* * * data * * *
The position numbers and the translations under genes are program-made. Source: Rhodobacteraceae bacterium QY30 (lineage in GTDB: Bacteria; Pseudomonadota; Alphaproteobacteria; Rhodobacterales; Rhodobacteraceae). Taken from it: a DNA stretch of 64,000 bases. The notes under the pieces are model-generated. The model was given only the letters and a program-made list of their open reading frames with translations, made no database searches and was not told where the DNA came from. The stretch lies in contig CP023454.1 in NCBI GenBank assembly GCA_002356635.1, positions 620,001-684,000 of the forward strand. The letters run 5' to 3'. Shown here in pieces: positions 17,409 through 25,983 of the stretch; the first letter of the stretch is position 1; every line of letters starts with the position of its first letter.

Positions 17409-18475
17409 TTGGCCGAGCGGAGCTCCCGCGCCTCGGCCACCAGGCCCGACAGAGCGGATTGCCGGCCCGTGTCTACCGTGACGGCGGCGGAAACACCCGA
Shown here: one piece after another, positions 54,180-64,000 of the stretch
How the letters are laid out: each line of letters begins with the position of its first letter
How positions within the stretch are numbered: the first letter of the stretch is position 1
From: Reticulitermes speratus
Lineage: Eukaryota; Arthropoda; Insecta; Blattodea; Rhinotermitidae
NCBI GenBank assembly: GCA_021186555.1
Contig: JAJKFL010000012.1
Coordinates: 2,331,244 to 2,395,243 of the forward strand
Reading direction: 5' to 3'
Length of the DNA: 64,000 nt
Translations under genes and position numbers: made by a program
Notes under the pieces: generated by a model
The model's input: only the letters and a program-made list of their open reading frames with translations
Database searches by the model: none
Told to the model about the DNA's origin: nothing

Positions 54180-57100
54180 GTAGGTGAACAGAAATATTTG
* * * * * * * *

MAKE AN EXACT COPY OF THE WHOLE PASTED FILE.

The position numbers and the translations under genes are program-made. Source: Rhodobacteraceae bacterium QY30 (lineage in GTDB: Bacteria; Pseudomonadota; Alphaproteobacteria; Rhodobacterales; Rhodobacteraceae). Taken from it: a DNA stretch of 64,000 bases. The notes under the pieces are model-generated. The model was given only the letters and a program-made list of their open reading frames with translations, made no database searches and was not told where the DNA came from. The stretch lies in contig CP023454.1 in NCBI GenBank assembly GCA_002356635.1, positions 620,001-684,000 of the forward strand. The letters run 5' to 3'. Shown here in pieces: positions 17,409 through 25,983 of the stretch; the first letter of the stretch is position 1; every line of letters starts with the position of its first letter.

Positions 17409-18475
17409 TTGGCCGAGCGGAGCTCCCGCGCCTCGGCCACCAGGCCCGACAGAGCGGATTGCCGGCCCGTGTCTACCGTGACGGCGGCGGAAACACCCGA
Shown here: one piece after another, positions 54,180-64,000 of the stretch
How the letters are laid out: each line of letters begins with the position of its first letter
How positions within the stretch are numbered: the first letter of the stretch is position 1
From: Reticulitermes speratus
Lineage: Eukaryota; Arthropoda; Insecta; Blattodea; Rhinotermitidae
NCBI GenBank assembly: GCA_021186555.1
Contig: JAJKFL010000012.1
Coordinates: 2,331,244 to 2,395,243 of the forward strand
Reading direction: 5' to 3'
Length of the DNA: 64,000 nt
Translations under genes and position numbers: made by a program
Notes under the pieces: generated by a model
The model's input: only the letters and a program-made list of their open reading frames with translations
Database searches by the model: none
Told to the model about the DNA's origin: nothing

Positions 54180-57100
54180 GTAGGTGAACAGAAATATTTG